In a move that can only strengthen and improve oversight of the national security classification system, the Department of Defense Inspector General has begun a far-reaching review of Pentagon classification policy.
Among other things, the Inspector General review will focus on “efforts by the Department to decrease over-classification.”
In response to the “Reducing Over-classification Act” enacted by Congress in 2010, the IG will “evaluate the policies, procedures, rules, regulations, or management practices that may be contributing to persistent misclassification of material.” The Act was originally sponsored by Rep. Jane Harman and Sen. Joe Lieberman.
For years, critics of secrecy policy including the Federation of American Scientists have called for a greater role for inspectors general in classification oversight, to augment the work of the Information Security Oversight Office. IGs typically offer several advantages: Since they are part of the executive branch, their involvement in classification policy does not raise thorny separation of powers issues. Moreover, as resident agency employees, IG investigators are already in place, they already hold all needed security clearances, and they should already be familiar with their agencies’ programs and policies.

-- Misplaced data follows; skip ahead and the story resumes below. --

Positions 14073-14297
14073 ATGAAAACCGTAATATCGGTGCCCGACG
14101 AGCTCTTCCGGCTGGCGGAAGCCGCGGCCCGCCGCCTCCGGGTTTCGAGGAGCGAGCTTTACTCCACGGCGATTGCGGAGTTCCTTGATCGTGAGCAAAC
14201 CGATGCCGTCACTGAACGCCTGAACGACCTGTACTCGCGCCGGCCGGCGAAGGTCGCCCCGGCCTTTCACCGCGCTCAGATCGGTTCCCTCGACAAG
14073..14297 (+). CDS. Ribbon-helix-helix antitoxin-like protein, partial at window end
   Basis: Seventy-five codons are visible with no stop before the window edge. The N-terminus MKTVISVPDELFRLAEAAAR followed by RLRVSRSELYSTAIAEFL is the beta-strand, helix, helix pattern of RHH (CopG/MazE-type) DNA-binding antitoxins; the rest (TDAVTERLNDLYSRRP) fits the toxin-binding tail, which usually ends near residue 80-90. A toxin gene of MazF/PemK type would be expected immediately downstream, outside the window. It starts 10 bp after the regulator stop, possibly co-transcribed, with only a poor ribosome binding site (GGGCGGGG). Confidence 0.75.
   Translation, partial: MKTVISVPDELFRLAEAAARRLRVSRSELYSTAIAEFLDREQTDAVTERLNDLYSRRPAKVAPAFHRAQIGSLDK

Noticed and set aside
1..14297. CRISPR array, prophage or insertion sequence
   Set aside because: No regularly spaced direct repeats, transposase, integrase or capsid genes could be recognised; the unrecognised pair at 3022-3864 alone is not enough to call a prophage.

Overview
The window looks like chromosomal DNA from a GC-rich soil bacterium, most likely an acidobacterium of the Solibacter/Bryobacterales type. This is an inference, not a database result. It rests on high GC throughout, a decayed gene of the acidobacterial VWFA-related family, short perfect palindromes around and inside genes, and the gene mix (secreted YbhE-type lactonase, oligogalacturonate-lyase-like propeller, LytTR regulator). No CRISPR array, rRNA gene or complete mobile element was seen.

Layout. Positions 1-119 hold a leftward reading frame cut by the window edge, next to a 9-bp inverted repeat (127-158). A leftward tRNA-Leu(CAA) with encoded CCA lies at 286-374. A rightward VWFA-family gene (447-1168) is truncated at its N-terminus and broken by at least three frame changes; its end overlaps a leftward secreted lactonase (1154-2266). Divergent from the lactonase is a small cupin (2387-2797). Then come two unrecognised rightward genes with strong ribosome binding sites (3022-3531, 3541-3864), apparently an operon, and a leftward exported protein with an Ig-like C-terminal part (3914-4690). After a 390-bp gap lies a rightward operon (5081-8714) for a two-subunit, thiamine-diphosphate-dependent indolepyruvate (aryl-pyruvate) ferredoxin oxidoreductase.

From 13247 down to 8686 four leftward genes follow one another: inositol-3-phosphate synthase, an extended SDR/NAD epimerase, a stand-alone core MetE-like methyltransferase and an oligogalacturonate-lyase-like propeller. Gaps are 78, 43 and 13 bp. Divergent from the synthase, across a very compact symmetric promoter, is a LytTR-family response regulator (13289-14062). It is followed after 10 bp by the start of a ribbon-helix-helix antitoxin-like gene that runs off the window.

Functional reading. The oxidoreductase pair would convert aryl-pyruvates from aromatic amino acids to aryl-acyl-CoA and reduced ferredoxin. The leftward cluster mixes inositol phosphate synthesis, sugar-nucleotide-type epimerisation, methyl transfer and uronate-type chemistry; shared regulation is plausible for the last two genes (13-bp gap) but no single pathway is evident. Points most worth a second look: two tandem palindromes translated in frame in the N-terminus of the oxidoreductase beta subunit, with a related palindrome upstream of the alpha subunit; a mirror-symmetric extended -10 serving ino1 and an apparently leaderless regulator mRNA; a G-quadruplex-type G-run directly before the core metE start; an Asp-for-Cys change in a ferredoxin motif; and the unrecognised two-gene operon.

Best of all, they are poised to identify defective practices when they discover them.
The FAS Project on Government Secrecy commenced two decades ago with a complaint we submitted to the DoD Inspector General regarding the classification of the Timber Wind nuclear rocket program as an “unacknowledged special access program.” In its December 16, 1992 response, the IG determined that “the decision to protect the program using special program measures was not adequately justified.” The IG further found that certain program information was safeguarded “for reasons that were not related to national security.” The Timber Wind program did not survive.
Detonating a nuclear weapon in space would not only damage U.S. assets but those of all countries, including Russia. It would set back the use of space for multiple purposes – peaceful and otherwise – by decades.
These policy proposals will simplify the affordable housing qualification process for all federal housing programs, primarily focusing on PBV and LIHTC, to move eligible households into vacant units more quickly.
A uniform software tool for inputting building permit data would make the U.S. Census Bureau’s Building Permit Survey (BPS) more reliable, and it would also facilitate more fine-grained geographical analysis of new housing development.
The U.S. Bureau of Reclamation (USBR) should prioritize funding water projects for local governments that would expand the production of new housing in their service areas if given the water resources to do so.